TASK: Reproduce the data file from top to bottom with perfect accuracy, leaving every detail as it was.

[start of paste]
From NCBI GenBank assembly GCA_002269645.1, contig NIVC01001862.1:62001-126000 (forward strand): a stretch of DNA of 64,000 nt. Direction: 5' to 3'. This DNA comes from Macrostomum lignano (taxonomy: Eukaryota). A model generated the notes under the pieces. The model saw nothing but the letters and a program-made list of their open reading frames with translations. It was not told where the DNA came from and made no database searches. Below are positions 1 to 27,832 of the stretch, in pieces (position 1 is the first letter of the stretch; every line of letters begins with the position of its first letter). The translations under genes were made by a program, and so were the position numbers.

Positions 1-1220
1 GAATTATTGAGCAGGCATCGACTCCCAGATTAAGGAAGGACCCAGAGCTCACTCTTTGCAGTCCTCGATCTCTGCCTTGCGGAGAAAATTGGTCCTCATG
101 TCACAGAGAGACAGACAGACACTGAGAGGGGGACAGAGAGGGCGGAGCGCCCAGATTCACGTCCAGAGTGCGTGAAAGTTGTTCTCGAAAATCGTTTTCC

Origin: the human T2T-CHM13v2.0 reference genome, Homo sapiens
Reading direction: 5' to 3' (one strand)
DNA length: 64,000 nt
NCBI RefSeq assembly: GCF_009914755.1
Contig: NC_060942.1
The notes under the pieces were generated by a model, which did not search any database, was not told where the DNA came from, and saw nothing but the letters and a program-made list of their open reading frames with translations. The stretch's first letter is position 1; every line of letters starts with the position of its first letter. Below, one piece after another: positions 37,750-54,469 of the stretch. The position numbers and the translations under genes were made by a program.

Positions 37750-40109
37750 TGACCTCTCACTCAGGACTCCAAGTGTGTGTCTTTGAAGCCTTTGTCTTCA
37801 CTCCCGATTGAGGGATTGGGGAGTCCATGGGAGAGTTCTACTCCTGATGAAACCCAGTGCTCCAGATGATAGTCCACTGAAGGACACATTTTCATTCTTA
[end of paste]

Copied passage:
From NCBI GenBank assembly GCA_002269645.1, contig NIVC01001862.1:62001-126000 (forward strand): a stretch of DNA of 64,000 nt. Direction: 5' to 3'. This DNA comes from Macrostomum lignano (taxonomy: Eukaryota). A model generated the notes under the pieces. The model saw nothing but the letters and a program-made list of their open reading frames with translations. It was not told where the DNA came from and made no database searches. Below are positions 1 to 27,832 of the stretch, in pieces (position 1 is the first letter of the stretch; every line of letters begins with the position of its first letter). The translations under genes were made by a program, and so were the position numbers.

Positions 1-1220
1 GAATTATTGAGCAGGCATCGACTCCCAGATTAAGGAAGGACCCAGAGCTCACTCTTTGCAGTCCTCGATCTCTGCCTTGCGGAGAAAATTGGTCCTCATG
101 TCACAGAGAGACAGACAGACACTGAGAGGGGGACAGAGAGGGCGGAGCGCCCAGATTCACGTCCAGAGTGCGTGAAAGTTGTTCTCGAAAATCGTTTTCC

Origin: the human T2T-CHM13v2.0 reference genome, Homo sapiens
Reading direction: 5' to 3' (one strand)
DNA length: 64,000 nt
NCBI RefSeq assembly: GCF_009914755.1
Contig: NC_060942.1
The notes under the pieces were generated by a model, which did not search any database, was not told where the DNA came from, and saw nothing but the letters and a program-made list of their open reading frames with translations. The stretch's first letter is position 1; every line of letters starts with the position of its first letter. Below, one piece after another: positions 37,750-54,469 of the stretch. The position numbers and the translations under genes were made by a program.

Positions 37750-40109
37750 TGACCTCTCACTCAGGACTCCAAGTGTGTGTCTTTGAAGCCTTTGTCTTCA
37801 CTCCCGATTGAGGGATTGGGGAGTCCATGGGAGAGTTCTACTCCTGATGAAACCCAGTGCTCCAGATGATAGTCCACTGAAGGACACATTTTCATTCTTA